My general research interests are centered on comparative physiology and behavioral ecology of insects. Currently, my research focuses on the structure–function relationships involved in the rapid mandible strike of trap-jaw ants and the evolutionary cooption of their predatory strike for defense.
Trap-jaw ants are specialized predators that have elongated mandibles that snap shut at incredibly high speeds. The mandible strike of ants in the genus Odontomachus, for example, are some of the fastest animal movements ever recorded and generate forces over 400 times the ant's body mass. These strikes allow trap-jaw ants to adeptly capture fast or dangerous prey, but also allow some species to use ballistic jaw propulsion to escape dangerous situations. Odontomachus ants can orient their mandibles against the ground and launch themselves many centimeters into the air. Even more remarkable, the trap-jaw mechanism has independently evolved at least four times in the subfamilies Ponerinae, Formicinae, Myrmicinae, and Amblyoponinae.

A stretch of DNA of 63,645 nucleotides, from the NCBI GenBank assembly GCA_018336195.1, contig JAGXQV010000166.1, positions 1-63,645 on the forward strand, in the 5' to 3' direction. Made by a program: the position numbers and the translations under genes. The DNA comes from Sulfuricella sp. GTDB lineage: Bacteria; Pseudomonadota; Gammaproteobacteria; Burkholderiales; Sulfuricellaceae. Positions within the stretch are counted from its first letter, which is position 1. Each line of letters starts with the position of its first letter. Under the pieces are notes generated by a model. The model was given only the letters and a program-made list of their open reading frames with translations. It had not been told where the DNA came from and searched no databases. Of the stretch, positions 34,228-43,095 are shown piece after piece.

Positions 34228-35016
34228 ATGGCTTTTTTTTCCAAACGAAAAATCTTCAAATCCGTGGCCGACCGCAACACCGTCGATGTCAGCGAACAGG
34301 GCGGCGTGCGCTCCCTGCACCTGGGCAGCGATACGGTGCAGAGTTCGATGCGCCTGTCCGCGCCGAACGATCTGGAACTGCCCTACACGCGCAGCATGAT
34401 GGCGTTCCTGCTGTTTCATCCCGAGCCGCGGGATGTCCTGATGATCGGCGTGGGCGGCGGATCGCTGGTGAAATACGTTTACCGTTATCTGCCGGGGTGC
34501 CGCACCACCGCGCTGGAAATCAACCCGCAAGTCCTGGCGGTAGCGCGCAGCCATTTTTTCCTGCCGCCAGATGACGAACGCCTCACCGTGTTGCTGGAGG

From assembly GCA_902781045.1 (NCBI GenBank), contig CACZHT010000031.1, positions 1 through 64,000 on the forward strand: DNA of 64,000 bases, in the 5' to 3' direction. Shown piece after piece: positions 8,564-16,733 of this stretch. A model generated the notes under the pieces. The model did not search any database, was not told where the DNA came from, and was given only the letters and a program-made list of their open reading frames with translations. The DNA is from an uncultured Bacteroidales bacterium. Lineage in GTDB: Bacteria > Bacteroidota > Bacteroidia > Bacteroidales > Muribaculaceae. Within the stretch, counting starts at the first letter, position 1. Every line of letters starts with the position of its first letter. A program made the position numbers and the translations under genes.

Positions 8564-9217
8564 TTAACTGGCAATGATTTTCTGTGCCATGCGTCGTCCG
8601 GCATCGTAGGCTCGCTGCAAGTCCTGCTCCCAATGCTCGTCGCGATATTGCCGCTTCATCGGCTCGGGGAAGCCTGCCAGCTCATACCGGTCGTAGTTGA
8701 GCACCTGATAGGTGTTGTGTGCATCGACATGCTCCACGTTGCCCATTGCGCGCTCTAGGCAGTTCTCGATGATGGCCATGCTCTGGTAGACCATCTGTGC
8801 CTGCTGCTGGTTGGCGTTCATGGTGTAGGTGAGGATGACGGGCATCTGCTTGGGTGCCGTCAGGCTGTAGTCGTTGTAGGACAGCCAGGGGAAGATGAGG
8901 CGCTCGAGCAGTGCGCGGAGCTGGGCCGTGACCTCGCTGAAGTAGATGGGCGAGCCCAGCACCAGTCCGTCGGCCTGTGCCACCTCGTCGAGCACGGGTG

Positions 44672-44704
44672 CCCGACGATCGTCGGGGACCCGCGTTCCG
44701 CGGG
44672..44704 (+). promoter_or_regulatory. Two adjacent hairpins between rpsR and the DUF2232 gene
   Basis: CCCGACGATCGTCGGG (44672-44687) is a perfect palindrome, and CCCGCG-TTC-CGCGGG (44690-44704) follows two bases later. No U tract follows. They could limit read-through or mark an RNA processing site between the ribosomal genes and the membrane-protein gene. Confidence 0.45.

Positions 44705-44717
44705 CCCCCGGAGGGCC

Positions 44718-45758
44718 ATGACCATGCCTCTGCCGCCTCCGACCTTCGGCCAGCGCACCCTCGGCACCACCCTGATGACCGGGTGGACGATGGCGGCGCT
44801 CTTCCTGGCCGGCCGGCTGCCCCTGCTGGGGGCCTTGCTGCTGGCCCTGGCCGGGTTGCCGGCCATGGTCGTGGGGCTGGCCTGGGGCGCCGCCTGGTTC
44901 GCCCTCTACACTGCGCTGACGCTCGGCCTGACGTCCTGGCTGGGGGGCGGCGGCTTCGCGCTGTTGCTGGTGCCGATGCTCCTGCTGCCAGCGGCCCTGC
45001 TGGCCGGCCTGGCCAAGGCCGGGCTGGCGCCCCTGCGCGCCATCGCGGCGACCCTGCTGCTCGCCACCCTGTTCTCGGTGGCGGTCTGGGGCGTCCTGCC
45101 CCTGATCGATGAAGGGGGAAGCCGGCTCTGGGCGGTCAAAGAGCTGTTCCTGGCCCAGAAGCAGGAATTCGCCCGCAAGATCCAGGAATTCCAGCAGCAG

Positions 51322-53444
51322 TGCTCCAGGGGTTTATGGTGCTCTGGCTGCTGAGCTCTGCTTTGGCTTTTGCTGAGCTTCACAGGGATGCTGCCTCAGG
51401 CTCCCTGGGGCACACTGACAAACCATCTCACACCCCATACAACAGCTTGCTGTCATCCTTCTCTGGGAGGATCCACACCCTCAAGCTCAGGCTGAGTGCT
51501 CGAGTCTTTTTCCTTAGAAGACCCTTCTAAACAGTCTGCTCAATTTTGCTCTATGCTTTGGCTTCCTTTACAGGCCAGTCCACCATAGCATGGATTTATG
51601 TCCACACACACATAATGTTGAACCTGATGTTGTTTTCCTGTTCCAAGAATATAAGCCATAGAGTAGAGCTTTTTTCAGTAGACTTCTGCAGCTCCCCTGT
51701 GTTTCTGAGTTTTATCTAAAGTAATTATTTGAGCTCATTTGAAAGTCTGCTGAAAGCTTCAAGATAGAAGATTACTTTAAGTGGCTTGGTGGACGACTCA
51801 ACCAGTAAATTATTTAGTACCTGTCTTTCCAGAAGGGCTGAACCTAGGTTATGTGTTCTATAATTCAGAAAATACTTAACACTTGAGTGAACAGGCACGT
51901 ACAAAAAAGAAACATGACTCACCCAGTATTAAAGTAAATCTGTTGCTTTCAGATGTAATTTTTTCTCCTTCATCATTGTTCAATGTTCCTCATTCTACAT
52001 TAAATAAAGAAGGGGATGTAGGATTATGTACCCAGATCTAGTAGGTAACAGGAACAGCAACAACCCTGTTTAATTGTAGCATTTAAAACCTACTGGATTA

For my dissertation research, I am examining the morphological and material adaptations that allow trap-jaw mandibles to maintain their structural integrity during a strike. I am also measuring the variation in strike performance (velocity, acceleration, and force) within and between species of trap-jaw ants to explore how these high-performance behaviors have evolved.
The other half of my research is focused on trap-jaw ants' use of ballistic jaw propulsion in the field during defensive interactions. I am currently identifying potential competitors and predators against which trap-jaw ants use this behavior and characterizing these interactions. I am also interested in surveying the prevalence of the escape jump behavior among the Ponerine genera of trap-jaw ants to learn how this complex behavior has been evolutionarily coopted.